By a 242-102 vote the House killed House Bill 345, which would allow tinted or darkened windows on state-registered vehicles. Bill supporters argued the current law discriminates against state residents as out-of-state drivers with tinted windows are not subject to the state prohibition.
They said 45 states allow tinted windows. But bill opponents said the state law was intended to protect the safety of law enforcement officers who have to stop and approach vehicles.
The state agency responsible for gathering information and data to prevent a terrorist attack or to help better respond to natural disasters does not have to go out of business next year under House Bill 453, which the House approved.
The state information and analysis center was established with homeland security grants after the Sept. 11, 2001, terrorist attacks that brought New York City and Washington, D.C., to their knees.
Under the legislation establishing the state center at the department of safety, the center would shut down Dec. 31, 2014.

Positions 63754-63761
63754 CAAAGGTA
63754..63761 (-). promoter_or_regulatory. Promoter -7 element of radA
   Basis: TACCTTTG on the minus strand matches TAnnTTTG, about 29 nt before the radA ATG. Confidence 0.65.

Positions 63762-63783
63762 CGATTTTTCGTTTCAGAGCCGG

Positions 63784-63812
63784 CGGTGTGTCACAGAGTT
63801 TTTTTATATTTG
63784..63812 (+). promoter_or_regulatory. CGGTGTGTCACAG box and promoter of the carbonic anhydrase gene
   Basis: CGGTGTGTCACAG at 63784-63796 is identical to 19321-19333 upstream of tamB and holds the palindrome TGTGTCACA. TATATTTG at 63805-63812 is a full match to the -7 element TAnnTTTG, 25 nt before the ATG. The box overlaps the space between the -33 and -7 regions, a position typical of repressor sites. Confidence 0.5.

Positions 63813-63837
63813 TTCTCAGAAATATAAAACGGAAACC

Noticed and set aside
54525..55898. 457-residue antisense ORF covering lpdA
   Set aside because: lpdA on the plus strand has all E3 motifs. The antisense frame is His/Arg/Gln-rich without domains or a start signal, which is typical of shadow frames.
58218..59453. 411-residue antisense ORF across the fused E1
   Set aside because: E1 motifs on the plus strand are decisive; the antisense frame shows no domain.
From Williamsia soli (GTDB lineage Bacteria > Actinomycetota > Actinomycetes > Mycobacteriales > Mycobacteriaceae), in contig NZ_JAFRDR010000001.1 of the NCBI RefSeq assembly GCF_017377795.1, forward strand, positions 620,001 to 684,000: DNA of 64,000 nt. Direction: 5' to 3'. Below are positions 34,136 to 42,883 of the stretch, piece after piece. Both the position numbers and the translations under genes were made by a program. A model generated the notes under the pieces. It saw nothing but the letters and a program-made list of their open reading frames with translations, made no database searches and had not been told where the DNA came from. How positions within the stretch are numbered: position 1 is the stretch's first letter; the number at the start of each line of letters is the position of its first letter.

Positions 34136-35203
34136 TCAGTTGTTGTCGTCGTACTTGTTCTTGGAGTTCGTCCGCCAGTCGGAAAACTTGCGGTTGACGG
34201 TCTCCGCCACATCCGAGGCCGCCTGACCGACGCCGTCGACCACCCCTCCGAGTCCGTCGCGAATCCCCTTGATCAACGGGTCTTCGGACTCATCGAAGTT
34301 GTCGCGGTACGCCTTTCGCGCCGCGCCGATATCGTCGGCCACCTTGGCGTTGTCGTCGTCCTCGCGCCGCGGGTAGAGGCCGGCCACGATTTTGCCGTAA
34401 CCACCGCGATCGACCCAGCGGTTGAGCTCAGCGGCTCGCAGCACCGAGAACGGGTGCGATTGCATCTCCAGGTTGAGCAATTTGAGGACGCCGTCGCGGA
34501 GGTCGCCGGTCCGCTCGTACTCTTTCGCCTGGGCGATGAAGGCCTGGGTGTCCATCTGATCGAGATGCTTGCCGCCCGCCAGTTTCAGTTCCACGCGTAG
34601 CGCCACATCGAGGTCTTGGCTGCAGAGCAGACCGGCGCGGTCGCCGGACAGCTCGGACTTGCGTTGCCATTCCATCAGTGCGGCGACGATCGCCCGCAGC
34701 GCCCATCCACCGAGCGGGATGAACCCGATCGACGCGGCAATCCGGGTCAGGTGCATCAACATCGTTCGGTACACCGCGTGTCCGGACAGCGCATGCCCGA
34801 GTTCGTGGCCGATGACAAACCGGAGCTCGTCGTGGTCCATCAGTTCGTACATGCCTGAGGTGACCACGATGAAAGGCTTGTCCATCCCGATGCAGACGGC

Chase Home settlement
Two years ago, the state lost a lawsuit filed by the Chase Home for Children and six other juvenile services providers claiming the state illegally failed to pay rate increases included in the state operating budget.
In 2011 the State Supreme Court upheld a ruling requiring the state to pay $3.55 million to seven residential care providers. The state Division for Children, Youth and Families cited budget constraints for not paying rate increases dating back to the 2004 fiscal year.
The money for the settlement with the Chase Home, $2.7 million, was included in the 2012 state operating budget but has not been paid to the service providers.
House Bill 486 authorizes the Attorney General's Office to pay the settlement costs.